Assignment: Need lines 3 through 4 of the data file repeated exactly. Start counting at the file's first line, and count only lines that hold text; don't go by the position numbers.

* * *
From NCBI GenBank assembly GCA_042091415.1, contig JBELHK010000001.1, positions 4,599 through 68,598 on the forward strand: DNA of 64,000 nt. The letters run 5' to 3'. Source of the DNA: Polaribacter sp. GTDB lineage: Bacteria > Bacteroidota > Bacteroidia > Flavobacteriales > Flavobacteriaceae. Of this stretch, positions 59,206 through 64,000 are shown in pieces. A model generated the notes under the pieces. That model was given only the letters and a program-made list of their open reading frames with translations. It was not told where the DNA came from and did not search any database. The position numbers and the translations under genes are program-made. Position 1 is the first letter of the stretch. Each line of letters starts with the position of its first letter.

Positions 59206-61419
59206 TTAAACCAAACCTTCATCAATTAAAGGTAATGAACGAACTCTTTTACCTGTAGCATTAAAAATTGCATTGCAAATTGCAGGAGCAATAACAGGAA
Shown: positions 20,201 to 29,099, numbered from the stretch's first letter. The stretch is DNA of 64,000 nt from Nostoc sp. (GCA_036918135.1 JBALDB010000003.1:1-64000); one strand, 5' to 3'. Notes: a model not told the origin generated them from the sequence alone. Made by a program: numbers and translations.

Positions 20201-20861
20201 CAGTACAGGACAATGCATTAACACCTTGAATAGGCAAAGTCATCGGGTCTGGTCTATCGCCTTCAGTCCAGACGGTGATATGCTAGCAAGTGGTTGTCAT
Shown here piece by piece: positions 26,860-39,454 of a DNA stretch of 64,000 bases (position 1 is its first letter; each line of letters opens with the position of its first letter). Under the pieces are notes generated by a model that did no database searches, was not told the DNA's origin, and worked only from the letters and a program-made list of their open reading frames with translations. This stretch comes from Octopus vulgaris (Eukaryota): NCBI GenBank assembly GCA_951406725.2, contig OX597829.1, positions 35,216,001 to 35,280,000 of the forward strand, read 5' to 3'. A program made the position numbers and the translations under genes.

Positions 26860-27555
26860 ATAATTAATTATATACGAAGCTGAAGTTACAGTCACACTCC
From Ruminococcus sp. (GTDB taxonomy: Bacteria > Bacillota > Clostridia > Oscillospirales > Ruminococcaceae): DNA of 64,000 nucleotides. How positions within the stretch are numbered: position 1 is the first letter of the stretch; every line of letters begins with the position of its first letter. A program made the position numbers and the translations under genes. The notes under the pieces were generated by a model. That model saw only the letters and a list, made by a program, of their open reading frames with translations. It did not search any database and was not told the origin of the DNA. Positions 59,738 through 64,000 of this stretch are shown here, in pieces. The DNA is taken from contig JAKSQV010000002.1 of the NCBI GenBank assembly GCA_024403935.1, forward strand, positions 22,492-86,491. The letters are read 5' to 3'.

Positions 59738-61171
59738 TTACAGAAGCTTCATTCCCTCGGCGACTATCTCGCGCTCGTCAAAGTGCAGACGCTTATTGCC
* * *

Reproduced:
59206 TTAAACCAAACCTTCATCAATTAAAGGTAATGAACGAACTCTTTTACCTGTAGCATTAAAAATTGCATTGCAAATTGCAGGAGCAATAACAGGAA
Shown: positions 20,201 to 29,099, numbered from the stretch's first letter. The stretch is DNA of 64,000 nt from Nostoc sp. (GCA_036918135.1 JBALDB010000003.1:1-64000); one strand, 5' to 3'. Notes: a model not told the origin generated them from the sequence alone. Made by a program: numbers and translations.